The journalists’ first trial is set for March 25.

Dundar called the court’s ruling for their release a historic decision for freedom of expression in Turkey. He also said his release Friday would be “a present” on Erdogan’s 62nd birthday.

Last month, U.S. Vice President Joe Biden met with Dundar’s wife during a visit to Turkey in a show of support [sic] for journalists facing prosecution.

Turkish president’s office ‘closely following’ case after Dündar and Gül’s release

Hurriyet Daily News, Feb 26, 2016

Turkish president’s office compares newspaper editors cases to U.S. hounding of Edward Snowden, Britain’s hounding of Julian Assange

The Turkish president’s office has noted that the release of Cumhuriyet daily newspaper editor-in-chief Can Dündar and Ankara bureau chief Erdem Gül does not mark the end of the judicial process, adding that it is “closely following” the case.

“This ruling is not an acquittal. It is a decision for pre-trial release. The case is continuing,” President Recep Tayyip Erdoğan’s aide and spokesperson İbrahim Kalın told reporters at a press conference on Feb. 26, hours after Dündar and Gül were released after 92 days behind bars, following the Feb. 25 ruling by the Constitutional Court that their rights had been violated.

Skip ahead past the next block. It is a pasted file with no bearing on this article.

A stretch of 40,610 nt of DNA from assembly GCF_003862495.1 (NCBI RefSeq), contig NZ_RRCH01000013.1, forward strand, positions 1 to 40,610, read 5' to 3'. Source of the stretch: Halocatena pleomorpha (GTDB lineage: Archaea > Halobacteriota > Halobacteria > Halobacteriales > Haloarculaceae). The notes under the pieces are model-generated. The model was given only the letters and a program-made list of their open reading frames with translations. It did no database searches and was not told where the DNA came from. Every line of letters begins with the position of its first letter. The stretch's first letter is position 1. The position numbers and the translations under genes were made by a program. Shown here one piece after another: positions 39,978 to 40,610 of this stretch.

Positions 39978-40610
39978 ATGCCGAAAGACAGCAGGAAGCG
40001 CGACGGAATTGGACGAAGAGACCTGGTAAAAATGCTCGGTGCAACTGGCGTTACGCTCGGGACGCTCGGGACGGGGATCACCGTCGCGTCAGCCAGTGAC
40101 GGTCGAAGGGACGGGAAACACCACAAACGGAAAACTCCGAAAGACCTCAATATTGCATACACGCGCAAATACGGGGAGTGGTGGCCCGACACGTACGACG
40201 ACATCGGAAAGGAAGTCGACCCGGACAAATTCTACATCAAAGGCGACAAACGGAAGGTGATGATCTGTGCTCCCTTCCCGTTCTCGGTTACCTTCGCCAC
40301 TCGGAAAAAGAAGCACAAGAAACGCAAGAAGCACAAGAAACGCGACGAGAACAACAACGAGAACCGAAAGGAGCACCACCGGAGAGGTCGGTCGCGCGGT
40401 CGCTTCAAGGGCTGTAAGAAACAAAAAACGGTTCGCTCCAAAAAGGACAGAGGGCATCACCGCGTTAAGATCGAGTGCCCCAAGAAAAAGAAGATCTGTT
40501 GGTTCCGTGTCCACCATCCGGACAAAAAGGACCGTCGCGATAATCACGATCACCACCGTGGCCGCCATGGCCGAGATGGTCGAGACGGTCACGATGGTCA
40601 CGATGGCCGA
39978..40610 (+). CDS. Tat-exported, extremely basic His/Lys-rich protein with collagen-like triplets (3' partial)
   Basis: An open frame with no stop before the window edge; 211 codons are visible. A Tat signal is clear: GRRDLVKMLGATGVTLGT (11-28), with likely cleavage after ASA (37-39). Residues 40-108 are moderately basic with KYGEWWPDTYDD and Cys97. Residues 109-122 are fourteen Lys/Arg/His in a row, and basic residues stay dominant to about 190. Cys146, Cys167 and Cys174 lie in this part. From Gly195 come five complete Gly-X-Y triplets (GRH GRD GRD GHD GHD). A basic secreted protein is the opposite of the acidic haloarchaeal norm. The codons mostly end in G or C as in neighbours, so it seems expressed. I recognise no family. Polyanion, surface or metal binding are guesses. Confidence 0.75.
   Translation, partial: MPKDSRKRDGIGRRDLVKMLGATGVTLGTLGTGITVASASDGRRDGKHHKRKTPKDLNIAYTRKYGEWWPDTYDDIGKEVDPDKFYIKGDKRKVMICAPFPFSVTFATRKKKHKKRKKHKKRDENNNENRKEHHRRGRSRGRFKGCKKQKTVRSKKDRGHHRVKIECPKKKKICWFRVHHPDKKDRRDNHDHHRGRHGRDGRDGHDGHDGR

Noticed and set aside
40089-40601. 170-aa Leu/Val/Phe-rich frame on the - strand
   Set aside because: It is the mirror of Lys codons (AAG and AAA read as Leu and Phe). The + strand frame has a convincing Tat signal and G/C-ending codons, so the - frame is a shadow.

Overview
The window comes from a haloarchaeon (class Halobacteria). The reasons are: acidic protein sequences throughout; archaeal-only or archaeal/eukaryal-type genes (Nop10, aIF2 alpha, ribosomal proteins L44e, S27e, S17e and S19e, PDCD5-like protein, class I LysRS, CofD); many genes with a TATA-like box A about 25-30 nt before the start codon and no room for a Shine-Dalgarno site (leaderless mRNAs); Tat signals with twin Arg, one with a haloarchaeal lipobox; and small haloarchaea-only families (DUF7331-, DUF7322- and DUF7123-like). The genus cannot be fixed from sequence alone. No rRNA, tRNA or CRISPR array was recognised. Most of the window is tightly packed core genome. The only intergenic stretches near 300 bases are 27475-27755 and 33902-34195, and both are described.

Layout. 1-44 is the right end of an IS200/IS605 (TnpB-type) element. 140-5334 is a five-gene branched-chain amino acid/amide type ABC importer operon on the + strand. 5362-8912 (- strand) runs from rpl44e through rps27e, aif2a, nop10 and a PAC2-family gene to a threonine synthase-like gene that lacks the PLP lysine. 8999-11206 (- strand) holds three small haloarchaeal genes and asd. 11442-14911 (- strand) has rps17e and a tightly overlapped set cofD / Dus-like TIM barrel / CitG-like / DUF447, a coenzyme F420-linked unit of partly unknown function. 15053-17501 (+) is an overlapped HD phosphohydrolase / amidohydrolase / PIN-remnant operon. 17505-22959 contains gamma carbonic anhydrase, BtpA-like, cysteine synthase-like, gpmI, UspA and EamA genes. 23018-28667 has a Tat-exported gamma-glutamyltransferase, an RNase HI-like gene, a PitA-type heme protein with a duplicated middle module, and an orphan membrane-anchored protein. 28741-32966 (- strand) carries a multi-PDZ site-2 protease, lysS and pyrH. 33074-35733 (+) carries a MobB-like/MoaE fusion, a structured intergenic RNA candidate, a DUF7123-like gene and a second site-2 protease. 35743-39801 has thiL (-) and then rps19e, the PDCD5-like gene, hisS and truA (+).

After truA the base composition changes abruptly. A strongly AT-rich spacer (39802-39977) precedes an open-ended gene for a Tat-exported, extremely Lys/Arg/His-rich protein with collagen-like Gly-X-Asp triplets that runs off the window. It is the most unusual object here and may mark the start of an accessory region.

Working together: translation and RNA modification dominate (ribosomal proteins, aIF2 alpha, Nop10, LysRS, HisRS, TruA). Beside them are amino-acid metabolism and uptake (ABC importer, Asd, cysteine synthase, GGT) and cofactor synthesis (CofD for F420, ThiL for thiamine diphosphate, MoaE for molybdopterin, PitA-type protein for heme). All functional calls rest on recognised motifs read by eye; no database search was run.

Kalın also recalled the cases elsewhere against whistleblowers such as WikiLeaks founder Julian Assange, Edward Snowden and Chelsea (born Bradley) Manning.

“We want to underline that cases of espionage and leak of information have been held in other parts of the world too. When the Wikileaks incident took place, we saw in Britain and in America what kinds of measures were taken. Julian Assange has been living in Ecuador’s Embassy in London for around three-and-a-half years. Likewise, Bradley Manning is now in jail and was sentenced to 35 years in prison. We also know that Edward Snowden is hiding somewhere in Russia, but we also know that Snowden will be taken to court and given a heavy penalty,” he said.

“When Western countries take measures in similar cases, these measures are defined as part of the fight against terrorism within the framework of the rule of law, or measures taken for the state’s security. Distortion of the same practice in Turkey cannot be accepted. In cases involving state security, the legal process should continue. The [Dündar and Gül] case will continue and of course we will closely follow it,” Kalın said.